So we had gone an entire night without sleep, we had a 4k walk to the start of the Canoe, we were told there were two portages, as teams the previous day had been thrown out of their craft and lost gear. Our notes indicated this leg could take us 8hrs and the dark zone was 6.45pm – did we have a chance??? No one was really happy that we were even thinking about continuing on this leg without sleep, I suggested we have a kip when we get to the water, so at least we know how much time we have, but when we got there this didn’t happen, and before long we were off floating down the river! I was so glad that the sun was shining, and I had warmed up in my wetsuit, but soon we hit the first rapid and all of a sudden I was a bit cold. The positive thing was that every time we hit the rapids you just instantly woke up and felt a bit refreshed.  Gary and I paddled together and Leo and Johnny were in the other canoe. We hit the first portage after a few hours and were, once again, greeted by Greg and Michele Krome. Without them out and about we would not have so many photos of the experience to share. They watched us and laughed as we struggled with the portage. The next stint was long and challenging as there were a few big rapids to negotiate, but we were moving well and it was looking like we would get to the end of the paddle before the dark zone.

Leo and Johnny negotiate the rapids

Kim and Gary working hard!

The portage was not easy
We thought we were approaching the second portage, and were greeted by a little man in a slalom canoe. We think he signalled us to follow him and thus we did, he was saying stuff we could barely hear but followed him down a few rapids before he disappeared. At this point I thought they must have changed their minds and we were no longer portaging. Gary and I saw a slalom pole and he said “Want to do the Slalom Course Kim”??? I said no way, and we headed river right…..unbeknown to us at the time this was a Grade IV rapid, and we were meant to go through past the slalom pole and portage, but there was no one there telling us or directing us, so we had no idea. So off we went down the grade IV rapid! It was so full on and I did not even have time to think about how petrified I was, the bag I had my feet on was forced out of the canoe still attached and this pulled the nose into a sucker. I was thrown out of the canoe and was soon in the washing machine of terrifying rapids, holding onto my paddle as hard as I could trying to lie back keep my feet up and my head out of the water.  I ended up swimming to the bank where I lay on the warm rocks and had a little cry.  Gary was still up on a rock with the boat and seemed stuck, and then I noticed Leo and Johnny coming down the rapid. Thankfully they stayed in and came over to see how I was; meanwhile about three of the rescue paddlers were trying to help Gary free the canoe. All of a sudden our gear started floating down the river….paddle bag, shoes, pump, spray skirts…oh no! Eventually Gary got the boat free and the boys caught it. Gary scrambled back to the canoe picked me up and then we were guided by the official down the rapid that we were meant to be guided through. Johnny and Leo had a bit of a spill on this one, leaving Johnny stuck on a rock with the canoe.  Again the rescue team jumped into action again making use of the throw bag yet again. We were so relieved when we saw our massive cheer squad at the end of the paddle.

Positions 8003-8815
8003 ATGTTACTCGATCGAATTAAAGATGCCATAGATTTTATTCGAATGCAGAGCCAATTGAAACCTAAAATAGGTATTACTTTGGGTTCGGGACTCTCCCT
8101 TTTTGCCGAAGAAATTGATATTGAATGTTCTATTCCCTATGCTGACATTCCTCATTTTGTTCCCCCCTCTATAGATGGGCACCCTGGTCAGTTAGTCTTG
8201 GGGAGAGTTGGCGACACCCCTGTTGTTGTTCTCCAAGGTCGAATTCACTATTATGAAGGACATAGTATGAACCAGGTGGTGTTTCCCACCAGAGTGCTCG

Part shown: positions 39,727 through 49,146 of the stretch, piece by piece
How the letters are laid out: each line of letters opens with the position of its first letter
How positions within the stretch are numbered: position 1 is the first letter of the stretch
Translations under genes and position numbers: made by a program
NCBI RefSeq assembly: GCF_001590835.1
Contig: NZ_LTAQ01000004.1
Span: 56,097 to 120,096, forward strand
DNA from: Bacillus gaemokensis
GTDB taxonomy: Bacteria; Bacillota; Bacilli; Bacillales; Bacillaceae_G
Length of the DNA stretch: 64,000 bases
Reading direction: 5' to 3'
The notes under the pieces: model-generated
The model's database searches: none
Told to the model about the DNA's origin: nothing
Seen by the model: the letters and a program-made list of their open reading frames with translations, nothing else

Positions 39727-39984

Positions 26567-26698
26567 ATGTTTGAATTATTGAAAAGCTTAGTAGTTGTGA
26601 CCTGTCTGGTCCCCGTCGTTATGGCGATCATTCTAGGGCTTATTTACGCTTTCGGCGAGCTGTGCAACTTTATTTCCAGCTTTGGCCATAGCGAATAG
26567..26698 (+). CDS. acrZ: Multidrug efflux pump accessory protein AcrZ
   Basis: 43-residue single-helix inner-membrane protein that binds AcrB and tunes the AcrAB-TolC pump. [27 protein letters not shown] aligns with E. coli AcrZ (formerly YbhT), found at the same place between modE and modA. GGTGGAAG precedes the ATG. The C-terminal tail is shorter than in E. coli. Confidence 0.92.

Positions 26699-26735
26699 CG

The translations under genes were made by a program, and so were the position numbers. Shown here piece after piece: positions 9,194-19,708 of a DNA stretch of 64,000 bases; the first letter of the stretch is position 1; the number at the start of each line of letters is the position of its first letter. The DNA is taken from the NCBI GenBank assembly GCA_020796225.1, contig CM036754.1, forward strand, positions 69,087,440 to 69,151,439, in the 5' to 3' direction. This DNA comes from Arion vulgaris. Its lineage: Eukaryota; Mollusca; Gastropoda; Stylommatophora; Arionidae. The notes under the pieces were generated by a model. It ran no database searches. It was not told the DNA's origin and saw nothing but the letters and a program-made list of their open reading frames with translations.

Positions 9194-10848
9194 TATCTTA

The final rapids of the 57k paddle!

Jan greets us at the end of the paddle
I am relieved just to be standing there!
We shared our experience with Jan, Steve & Shan and the Kromes as we walked back to the TA. The boys could not help but stop for a pie along the way…while I warmed up on the concrete path. We decided to get warm and dry and go and have diner at the pub and a glass of wine! We also decided to sleep at the TA in a shed on the other side of the oval, so we could attack the summit of the trek in the light. So we slept till midnight and got up again ready to roll.
At the pub waiting for our meals.....yes i enjoyed a glass of red!

Our cheer squad wait for us at the TA!

Leg 7 - MTB – Nuggety Creek - 34k - Elevation Gain 270m
It was pretty cold, so I had everything on Gore-Tex jacket and pants, booties, thermal gloves! It was about 5degrees so not too bad and we could see the stars, so that was a good sign. This was a pretty short ride and only took a few hours we arrived in the TA just after 3am.